Colson Whitehead’s “Zone One”.

1 page (250 words)


Literary novelist, Colson Whitehead’s latest book, “Zone One,” Stylistically the story takes a while to settle. The author thrusts into the inevitable zombie genre in a faint reflection on love and loss in an after apocalyptic city of Manhattan which has turned out to be one that never dies. His exceptionally observational gifts and confident style makes the book a delight to read. both sad and anxiously exciting, Zone One, uses classic  tropes of zombies to create a novel that focuses much on past and present as any possible future.

On language, Whitehead has distinguished the book from other fictional and filmic zombie packs by using high quality writing (Whitehead, pg 87). This type of writing which mainly features zombies has an essentially playful merge of humor and horror. By use of words the, the world of the living is vividly brought to life. The author economizes on his wordings and gives the story some texture and punch. The novel is full of ironic cliché and an ear for phonetic plot, which brings out the book as coo land thoughtful. Whitehead writes in cinematic imagery, with a simple command of the language, a skill for comic innovation and a casual freedom. Whether stimulating with unwelcoming sadness or dry comedy, sentences of value mass up faster than the body can add up.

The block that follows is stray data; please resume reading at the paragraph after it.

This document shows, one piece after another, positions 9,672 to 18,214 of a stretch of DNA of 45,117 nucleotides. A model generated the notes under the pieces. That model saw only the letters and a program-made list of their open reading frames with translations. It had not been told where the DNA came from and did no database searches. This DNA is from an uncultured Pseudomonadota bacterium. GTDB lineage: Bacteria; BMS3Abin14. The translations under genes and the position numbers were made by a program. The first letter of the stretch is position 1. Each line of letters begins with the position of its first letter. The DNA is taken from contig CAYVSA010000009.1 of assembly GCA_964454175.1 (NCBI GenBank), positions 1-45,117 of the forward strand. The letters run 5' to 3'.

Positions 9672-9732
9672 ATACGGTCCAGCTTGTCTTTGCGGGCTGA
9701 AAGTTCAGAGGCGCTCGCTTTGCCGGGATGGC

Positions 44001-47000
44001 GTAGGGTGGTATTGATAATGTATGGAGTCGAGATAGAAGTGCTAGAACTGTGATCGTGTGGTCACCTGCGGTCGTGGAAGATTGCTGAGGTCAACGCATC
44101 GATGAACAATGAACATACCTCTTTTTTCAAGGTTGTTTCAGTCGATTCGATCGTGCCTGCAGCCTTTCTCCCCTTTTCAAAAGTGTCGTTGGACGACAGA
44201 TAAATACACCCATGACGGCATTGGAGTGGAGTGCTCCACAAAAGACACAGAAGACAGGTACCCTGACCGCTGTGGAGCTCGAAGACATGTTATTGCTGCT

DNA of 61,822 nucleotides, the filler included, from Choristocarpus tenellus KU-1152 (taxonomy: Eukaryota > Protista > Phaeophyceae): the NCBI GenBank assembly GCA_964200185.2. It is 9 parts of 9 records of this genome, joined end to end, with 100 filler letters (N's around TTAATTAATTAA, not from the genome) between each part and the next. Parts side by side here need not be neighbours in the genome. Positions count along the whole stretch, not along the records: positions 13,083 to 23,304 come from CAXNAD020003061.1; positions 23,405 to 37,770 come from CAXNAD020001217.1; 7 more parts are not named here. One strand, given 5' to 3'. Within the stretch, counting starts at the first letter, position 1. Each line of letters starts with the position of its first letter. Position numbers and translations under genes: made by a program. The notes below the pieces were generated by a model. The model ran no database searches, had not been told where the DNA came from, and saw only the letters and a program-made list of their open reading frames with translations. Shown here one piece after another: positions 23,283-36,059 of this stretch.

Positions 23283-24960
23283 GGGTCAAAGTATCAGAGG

By gauging the use of word, Whitehead brings out the tone of the book with ease. The story is loaded with scaffold survivor wit and extremely stunning imagery. The aloofness linking the real world of the reader and the imagined world of author’s skeleton plagued New York, in all its painful sympathy and graveyard humor, disintegrates to nothing.


Colson Whitehead has effectively used style to bring out a vivid picture of the theme in the story. He has also a great command of the language which aides in bringing out both the fresh appealing tone and the pain.


Whitehead, Colson. Zone One: A Novel. London: Vintage, 2012. Print

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